Archive for January, 2014

My past few weeks have been pretty awesome all things considered. I got to work on a 1917 Crosby Catboat that was recently donated to the Wind and Oar Boat school, and the group of us working on it enjoyed making fun of the “repair” work done by one of the previous owners. It turns out one of the previous owners REALLY likes Bondo. As we stripped away paint, bondo, and fiberglass, we enjoyed the moments where what was underneath got revealed. At times we could call out “looks like original wood!” and at times it was “good god, the bondo is 1/2″ thick with a manky piece of plywood underneath!” Either way, the camaraderie was good, and despite the cold weather it was good fun.


I have also started teaching 3 of the 4 classes I’ll be teaching with the Wind and Oar Boat School for the next few months, which was great. To prepare for one I had to create a prototype and kits for 20 scale models of the Bevin’s Skiff, which I thoroughly enjoyed. New classes are always an interesting challenge. You don’t know the students, and the format is a bit different than I’m used to. For those reasons and others, the start of these classes had me feel a bit insecure as first, but in that way that makes me want to work harder at what I can to improve how the classes are run. That feels pretty good. In one of the classes, the students will be building a Penobscot 13, designed by Arch Davis. Those of us with the school have been very impressed with the quality of his plans and instructions as well as how quickly he responds to questions. It looks like we have a fantastic group of students in that class and I am excited to see that boat in particular go together.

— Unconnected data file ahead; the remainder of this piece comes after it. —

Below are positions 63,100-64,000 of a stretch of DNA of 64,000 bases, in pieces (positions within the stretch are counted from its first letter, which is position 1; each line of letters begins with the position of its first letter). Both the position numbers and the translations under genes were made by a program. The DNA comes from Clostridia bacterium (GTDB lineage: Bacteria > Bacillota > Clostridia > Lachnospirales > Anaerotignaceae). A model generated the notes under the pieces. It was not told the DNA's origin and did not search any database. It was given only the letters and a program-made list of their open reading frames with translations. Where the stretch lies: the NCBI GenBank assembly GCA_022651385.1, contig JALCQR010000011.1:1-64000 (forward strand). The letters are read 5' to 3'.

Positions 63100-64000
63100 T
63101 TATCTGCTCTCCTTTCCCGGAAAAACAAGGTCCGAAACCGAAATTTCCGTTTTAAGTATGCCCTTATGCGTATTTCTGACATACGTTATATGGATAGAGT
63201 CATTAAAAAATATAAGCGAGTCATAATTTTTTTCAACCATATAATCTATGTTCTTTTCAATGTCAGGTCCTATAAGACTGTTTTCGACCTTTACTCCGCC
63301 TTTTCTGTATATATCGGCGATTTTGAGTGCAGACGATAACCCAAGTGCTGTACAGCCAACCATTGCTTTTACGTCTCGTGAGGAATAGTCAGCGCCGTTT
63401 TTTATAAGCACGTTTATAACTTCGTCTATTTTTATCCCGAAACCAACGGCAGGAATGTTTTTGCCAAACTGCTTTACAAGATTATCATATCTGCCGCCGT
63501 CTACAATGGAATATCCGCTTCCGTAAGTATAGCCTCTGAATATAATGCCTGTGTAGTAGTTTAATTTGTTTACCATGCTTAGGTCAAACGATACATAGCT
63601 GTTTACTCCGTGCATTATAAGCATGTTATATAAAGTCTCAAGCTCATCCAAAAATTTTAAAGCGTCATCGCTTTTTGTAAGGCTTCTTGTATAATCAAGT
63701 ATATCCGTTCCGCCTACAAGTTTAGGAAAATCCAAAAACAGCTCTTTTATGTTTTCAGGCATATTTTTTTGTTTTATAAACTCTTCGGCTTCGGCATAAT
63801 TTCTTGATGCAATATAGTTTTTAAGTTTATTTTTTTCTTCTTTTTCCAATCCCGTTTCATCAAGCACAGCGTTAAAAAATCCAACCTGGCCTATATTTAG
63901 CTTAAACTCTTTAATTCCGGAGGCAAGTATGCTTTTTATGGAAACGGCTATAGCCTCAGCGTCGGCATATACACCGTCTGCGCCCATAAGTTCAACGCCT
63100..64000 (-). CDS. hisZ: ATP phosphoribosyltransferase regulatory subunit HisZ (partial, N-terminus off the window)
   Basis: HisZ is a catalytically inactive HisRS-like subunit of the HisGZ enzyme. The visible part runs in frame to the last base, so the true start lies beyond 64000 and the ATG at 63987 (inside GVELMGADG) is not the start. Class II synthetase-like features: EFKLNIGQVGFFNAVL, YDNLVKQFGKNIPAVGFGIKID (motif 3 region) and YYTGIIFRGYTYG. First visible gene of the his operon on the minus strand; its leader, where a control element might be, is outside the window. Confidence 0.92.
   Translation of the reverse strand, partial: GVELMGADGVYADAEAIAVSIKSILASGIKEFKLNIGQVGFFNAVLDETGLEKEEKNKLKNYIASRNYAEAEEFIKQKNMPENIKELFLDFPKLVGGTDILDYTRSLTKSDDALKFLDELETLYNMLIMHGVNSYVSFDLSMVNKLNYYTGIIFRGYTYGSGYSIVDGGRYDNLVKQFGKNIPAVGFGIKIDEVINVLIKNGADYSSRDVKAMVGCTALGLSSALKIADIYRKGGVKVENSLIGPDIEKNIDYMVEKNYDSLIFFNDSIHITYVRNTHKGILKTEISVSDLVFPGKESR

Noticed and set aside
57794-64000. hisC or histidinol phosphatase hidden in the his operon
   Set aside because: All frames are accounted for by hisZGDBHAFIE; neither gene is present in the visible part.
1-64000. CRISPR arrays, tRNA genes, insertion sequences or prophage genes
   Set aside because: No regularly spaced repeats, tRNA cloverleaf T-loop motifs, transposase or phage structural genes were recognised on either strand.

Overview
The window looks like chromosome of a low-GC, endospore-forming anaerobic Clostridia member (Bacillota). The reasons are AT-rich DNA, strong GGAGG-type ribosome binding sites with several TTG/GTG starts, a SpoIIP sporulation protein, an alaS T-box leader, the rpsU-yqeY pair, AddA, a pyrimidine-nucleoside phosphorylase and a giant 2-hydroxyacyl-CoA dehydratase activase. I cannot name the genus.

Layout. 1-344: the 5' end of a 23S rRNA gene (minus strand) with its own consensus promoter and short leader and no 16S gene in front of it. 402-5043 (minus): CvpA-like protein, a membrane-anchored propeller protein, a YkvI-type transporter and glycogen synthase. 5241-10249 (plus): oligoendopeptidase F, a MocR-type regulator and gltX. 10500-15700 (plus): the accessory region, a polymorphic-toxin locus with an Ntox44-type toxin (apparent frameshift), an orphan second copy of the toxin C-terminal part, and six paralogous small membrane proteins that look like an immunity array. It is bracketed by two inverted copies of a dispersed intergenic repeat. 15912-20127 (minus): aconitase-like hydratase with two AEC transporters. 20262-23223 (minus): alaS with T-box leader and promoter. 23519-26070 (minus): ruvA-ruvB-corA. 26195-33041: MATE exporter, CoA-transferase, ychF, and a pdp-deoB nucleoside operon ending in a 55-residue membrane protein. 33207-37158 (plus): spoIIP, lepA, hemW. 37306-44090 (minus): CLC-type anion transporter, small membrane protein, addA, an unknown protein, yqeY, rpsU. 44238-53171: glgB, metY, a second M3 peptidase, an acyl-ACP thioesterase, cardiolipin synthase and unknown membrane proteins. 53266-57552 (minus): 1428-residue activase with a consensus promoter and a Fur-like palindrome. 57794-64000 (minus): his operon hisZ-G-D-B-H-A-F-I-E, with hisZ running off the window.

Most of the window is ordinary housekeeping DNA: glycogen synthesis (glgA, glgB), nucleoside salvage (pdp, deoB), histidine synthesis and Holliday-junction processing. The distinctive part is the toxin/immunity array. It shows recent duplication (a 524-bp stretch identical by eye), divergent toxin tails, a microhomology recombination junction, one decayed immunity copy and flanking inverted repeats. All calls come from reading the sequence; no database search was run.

The thing that hasn’t been so cool is that my heal has been slow to heal.  Last Friday I had my 4 week follow up appointment, and the doctor told me to continue using crutches for 9 more days till my next follow up. That appointment is scheduled for this coming Monday, but its been difficult for me to spend the past 5 weeks unable to go kayaking, sailing, hiking, skiing or biking. Its been difficult to even get much woodworking done, and its been keeping me from putting as much effort as I would like into a variety of projects I have going on. Progress on the Shearwater has stagnated, and I have whales that I wanted to finish weeks ago that I still need to create pieces for. To maintain sanity, I’ve come up with some smaller projects I can work on with my foot up or while seated.

After a day trip to the coast during which I did a bit of sketching at Ecola State park, I did the following watercolor, and I kinda like how it turned out. I also did a nice sketch of the St Johns bridge last weekend, but I severely botched the watercoloring on it. I won’t be sharing that one. Oh well, I suppose when you are learning something new, you have to embrace the fact that you will make mistakes.


I also began my own ditty bag apprenticeship, mostly using the instructions in The Sailmakers Apprentice. Why not? I’d learn a bit about sewing, and some day after I have the use of both feet again, I will eventually have my small sailboat. When that is the case, the skills developed might even become relevant? Either way, it would keep my hands busy for a while. So I walked myself into a fabric store, bought a yard of 12oz Canvas, and set myself to work. As something to do when I can’t get out in my boats, I have found the project surprisingly satisfying though I think I might have also just raised myself into higher echelon of nerdyness. Well, so be it. It would appear that I am well on my way to having a ridiculously overbuilt and salty looking bag, and that amuses me. With a bit of luck, I will be off crutches by midday Monday, and I will be able to get back out on the water as well as getting back to work on a variety of projects. Wish me luck.